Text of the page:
The number of undergraduate students, 2015-16 school year.
The Bliss Professor of Engineering is the result of a bequest from the late Helen Eva Bliss, in memory of her father, Abel Bliss Jr. Miss Bliss graduated from the University of Illinois in 1911 with a degree in Liberal Arts and Sciences. Early in her career, she taught engineering at a Shreveport, Louisiana high school, and later did clerical work with the Bureau of Aircraft Production in Washington, D.C. From 1936, until her retirement in 1962, she worked for the Washington law firm of Ivins, Phillips & Barker as an executive secretary.
Abel Bliss Jr. entered the University in 1872 to study civil engineering, but was forced to leave the University before completing his degree. In June of 1874, the University granted him a partial certificate in civil engineering. His business ventures included agriculture and real estate, and by 1929, he was a partner in the land development and oil production company of Bliss & Wetherbee. Mr. Bliss died in the mid-1930s.
A portion of the Bliss bequest went to support the Grainger Engineering Library and Information Center Endowment as well as other projects for “advancing the scholastic activities of the School of Engineering.”
Kent D. Choquette was born in Franklin, Nebraska, and he grew up in Longmont, Colorado. He received B.S. degrees in Engineering Physics and Applied Mathematics from the University of Colorado–Boulder and M.S. and Ph.D. degrees in Materials Science from the University of Wisconsin–Madison.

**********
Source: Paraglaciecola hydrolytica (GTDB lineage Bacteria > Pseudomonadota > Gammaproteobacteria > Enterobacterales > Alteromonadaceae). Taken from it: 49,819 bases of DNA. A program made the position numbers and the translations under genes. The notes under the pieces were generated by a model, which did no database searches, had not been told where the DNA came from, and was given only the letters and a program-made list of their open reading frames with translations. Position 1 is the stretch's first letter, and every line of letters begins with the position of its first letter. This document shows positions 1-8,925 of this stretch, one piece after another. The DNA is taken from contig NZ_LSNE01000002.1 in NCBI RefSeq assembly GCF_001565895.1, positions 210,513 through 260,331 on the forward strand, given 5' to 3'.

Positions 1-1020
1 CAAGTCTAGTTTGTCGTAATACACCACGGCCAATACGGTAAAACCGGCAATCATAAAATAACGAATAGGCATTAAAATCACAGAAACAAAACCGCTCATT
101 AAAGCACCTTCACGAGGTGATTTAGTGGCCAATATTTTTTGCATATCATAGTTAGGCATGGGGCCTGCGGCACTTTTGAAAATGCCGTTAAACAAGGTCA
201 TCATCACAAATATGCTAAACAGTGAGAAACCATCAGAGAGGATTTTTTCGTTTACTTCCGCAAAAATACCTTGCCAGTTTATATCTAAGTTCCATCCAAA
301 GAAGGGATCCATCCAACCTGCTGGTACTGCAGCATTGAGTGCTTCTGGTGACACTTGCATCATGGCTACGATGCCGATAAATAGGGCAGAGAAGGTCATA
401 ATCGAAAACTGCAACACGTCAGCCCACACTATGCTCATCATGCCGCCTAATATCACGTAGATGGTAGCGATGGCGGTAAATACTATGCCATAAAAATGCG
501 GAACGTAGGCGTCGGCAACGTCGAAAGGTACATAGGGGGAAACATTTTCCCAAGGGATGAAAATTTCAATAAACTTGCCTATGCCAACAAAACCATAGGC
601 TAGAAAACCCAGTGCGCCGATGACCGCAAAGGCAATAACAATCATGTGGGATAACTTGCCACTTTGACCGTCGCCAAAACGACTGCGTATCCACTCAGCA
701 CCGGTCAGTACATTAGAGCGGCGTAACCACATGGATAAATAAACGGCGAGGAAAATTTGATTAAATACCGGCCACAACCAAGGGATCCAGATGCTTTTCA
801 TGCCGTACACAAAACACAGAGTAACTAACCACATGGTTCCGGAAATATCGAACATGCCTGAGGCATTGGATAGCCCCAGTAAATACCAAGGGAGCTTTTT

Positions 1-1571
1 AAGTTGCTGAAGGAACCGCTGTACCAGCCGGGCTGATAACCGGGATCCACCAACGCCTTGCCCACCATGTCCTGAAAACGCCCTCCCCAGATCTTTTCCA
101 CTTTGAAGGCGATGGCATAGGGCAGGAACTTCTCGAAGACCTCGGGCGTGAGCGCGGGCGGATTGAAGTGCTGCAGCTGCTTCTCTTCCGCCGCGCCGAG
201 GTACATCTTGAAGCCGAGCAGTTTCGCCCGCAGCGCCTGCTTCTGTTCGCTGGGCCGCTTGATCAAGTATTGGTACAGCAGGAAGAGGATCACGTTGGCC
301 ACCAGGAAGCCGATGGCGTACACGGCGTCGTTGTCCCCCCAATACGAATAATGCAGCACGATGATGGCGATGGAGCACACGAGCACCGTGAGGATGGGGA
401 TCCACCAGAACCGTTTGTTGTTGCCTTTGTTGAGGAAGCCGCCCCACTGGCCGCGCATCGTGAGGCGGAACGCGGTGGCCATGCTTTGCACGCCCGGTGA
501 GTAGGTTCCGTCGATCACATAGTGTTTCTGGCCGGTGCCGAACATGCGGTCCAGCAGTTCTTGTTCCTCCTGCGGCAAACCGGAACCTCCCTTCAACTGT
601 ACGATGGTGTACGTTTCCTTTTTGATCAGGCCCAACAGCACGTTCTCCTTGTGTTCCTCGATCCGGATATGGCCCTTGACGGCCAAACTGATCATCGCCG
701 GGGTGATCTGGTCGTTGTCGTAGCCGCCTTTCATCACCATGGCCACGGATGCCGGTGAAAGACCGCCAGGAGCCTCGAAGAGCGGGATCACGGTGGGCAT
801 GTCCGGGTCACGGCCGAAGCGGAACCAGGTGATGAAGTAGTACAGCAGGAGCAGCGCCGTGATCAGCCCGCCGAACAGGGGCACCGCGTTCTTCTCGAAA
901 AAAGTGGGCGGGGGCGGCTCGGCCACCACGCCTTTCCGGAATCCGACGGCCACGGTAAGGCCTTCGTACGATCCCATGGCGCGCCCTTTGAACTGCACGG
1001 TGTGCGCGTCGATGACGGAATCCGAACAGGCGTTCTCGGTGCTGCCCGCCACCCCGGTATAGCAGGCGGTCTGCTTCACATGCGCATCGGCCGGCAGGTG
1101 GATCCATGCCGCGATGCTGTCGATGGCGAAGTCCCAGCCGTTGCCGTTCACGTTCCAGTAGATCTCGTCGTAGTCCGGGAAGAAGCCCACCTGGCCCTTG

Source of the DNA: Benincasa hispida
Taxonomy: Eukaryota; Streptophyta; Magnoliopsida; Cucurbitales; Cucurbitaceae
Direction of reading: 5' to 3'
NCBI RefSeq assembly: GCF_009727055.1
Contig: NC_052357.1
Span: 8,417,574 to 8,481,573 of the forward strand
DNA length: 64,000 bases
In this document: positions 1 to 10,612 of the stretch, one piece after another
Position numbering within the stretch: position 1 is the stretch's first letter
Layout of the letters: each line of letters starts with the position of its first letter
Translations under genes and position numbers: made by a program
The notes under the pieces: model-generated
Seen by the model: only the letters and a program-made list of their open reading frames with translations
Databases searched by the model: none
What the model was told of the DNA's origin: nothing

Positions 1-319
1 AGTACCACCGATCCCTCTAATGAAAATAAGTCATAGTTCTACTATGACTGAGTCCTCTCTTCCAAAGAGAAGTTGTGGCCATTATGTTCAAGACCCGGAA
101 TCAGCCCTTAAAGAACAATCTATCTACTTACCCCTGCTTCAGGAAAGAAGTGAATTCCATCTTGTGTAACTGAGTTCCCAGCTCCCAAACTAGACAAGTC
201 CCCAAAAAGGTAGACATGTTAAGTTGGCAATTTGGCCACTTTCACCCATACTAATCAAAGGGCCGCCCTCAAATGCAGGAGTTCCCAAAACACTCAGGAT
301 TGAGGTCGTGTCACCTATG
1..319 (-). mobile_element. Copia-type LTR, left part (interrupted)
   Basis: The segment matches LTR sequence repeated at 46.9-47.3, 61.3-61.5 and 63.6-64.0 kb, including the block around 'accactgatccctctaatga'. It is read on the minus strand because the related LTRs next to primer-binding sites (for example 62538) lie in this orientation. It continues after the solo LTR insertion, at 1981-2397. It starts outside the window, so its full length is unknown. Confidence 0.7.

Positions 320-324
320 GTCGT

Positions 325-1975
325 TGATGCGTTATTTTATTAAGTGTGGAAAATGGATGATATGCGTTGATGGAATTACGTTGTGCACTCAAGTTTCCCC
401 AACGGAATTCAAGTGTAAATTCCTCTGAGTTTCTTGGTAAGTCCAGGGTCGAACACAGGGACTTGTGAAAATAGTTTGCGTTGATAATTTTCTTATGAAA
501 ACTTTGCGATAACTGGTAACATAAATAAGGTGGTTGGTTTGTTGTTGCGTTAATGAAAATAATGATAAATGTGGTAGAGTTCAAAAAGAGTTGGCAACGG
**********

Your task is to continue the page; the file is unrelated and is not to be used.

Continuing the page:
From 1990 to 1992, he held a postdoctoral appointment at AT&T Bell Laboratories at Murray Hill, New Jersey. He then joined Sandia National Laboratories in Albuquerque, New Mexico, and from 1993 to 2000, he was a principal member of technical staff. He came to Illinois in 2000, and is a faculty member of the Department of Electrical and Computer Engineering. His Photonic Device Research Group conducts research spanning the design, fabrication, characterization, and applications of vertical cavity surface-emitting lasers (VCSELs), photonic crystal light sources, nanofabrication technologies, and hybrid integration techniques for photonic devices.
Professor Choquette has authored more than 200 technical publications and three book chapters, and he has presented numerous invited talks and tutorials. He has been an associate editor of the IEEE Journal of Quantum Electronics, IEEE Photonic Technology Letters, and J. Lightwave Technology, as well as a guest editor of IEEE Journal of Selected Topics in Quantum Electronics. He was elected to the Board of Governors and is serving as vice president for conferences for the IEEE Photonics Society. From 2000 to 2002, he was an IEEE/Lasers and Electro-Optics Society Distinguished Lecturer, and he was awarded the IEEE/LEOS Engineering Achievement Award in 2008. He is a Fellow of the IEEE, the Optical Society of America, and SPIE.